Audio measuring equipment can help align the reflections timing very precisely. It can also detect and help neutralize diffractions in the signal path. I think it's important to encourage a culture beyond measuring speaker performance and towards using these tools to properly integrate audio equipment and the listening space.
ardor-l-r-align.png
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Old 15th August 2011, 09:32 PM   #108
Pano is offline Pano  United States
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That's a good guide and I use this technique myself. However, I do lock the time in HOLM so that I can better see any offsets. Even without locking time, different reflection paths can be seen as you point out so well.
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Old 18th April 2012, 03:02 PM   #109
jim1961 is offline jim1961  United States
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This is a great subject. For me, imaging / soundstage is what makes me feel part of the process. Lends the illusion of being there. Without it (poor imaging) the sound is flat, barren and lifeless.

Room treatment is critical to this end, imo. Dealing with first reflection points and creating a RFZ (reflection free zone) around the listener. By RFZ, i mean early reflections. I target those up to 25ms-30ms. By free, and I dont mean -40db in the 0-30ms range, but rather I use the Haas curve for reference.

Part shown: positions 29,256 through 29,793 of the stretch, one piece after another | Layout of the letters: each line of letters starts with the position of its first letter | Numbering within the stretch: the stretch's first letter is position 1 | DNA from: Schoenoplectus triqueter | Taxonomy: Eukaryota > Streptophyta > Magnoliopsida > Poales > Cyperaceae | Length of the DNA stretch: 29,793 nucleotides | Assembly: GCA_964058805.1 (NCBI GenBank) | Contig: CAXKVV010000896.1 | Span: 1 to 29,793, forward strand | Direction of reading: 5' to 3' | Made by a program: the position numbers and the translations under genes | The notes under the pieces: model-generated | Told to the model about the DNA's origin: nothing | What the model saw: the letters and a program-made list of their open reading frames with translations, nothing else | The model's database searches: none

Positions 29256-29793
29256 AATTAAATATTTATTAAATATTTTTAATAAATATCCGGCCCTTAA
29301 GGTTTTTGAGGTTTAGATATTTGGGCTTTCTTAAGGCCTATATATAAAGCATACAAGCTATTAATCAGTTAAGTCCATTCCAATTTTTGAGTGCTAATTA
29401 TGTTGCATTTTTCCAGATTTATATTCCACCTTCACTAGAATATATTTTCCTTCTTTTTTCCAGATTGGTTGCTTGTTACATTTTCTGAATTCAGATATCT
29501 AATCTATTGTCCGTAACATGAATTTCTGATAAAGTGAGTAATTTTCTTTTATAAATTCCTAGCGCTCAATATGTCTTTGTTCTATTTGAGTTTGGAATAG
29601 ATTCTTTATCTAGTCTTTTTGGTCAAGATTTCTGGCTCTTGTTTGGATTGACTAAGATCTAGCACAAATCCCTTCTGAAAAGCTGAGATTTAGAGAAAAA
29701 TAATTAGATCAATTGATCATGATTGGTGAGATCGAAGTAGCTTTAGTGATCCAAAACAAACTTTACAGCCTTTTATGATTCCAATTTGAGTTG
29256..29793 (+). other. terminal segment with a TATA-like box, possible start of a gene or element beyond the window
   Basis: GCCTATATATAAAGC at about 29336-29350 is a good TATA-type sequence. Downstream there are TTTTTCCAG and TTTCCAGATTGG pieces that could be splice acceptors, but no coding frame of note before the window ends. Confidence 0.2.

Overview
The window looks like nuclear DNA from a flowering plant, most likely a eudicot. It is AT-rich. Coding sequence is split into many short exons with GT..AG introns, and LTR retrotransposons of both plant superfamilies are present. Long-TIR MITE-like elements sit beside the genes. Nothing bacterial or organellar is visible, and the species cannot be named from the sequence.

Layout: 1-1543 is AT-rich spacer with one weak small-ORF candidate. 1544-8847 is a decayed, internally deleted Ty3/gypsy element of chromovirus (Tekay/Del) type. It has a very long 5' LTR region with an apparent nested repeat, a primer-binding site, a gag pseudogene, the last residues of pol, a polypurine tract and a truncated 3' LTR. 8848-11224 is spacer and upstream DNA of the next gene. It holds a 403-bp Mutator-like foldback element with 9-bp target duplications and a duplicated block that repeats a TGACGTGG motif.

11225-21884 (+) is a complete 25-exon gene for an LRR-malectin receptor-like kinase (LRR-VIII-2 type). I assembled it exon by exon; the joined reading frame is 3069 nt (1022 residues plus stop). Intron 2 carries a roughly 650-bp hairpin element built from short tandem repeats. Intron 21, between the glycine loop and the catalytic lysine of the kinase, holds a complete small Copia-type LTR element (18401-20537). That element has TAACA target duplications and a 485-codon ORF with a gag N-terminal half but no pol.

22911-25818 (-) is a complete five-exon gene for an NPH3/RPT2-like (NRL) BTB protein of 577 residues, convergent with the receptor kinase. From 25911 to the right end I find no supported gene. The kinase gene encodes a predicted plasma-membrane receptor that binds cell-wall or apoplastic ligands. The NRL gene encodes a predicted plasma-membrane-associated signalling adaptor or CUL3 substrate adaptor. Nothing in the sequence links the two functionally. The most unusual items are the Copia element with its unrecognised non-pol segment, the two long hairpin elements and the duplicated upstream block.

Click the image to open in full size.

Referring to this curve, I try to keep the first 20ms reflections to -15db. Between 30ms and 80ms, I aim for reflections in that zone referred to as "spacious"

Using ETC tests, one can get a graph like this:

Click the image to open in full size.
The green and orange lines I added from the haas data. These illustrate the "inaudable" and "spacious" boundaries, just to help me see visually how things look.

Certainly, what people like in regards to reflections varies. This is just an intro to my approach, and nothing more.

Last edited by jim1961; 18th April 2012 at 03:05 PM. Reason: syntax
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Old 18th April 2012, 03:56 PM   #110
gedlee is offline gedlee  United States
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To me its what is going on below 10 ms that is the most important. The curves are obviously much more complex and things change rapidly in this time region. So I would want to see your green and yellow line and the impulse response (not some time averaged ETC curve) from 0-10 ms. Out to 100 ms is simply a waste of paper. 0-20 ms. maybe (I am assuming that we are talking about a small room like we find in a home where there are lots of reflection < 10 ms.)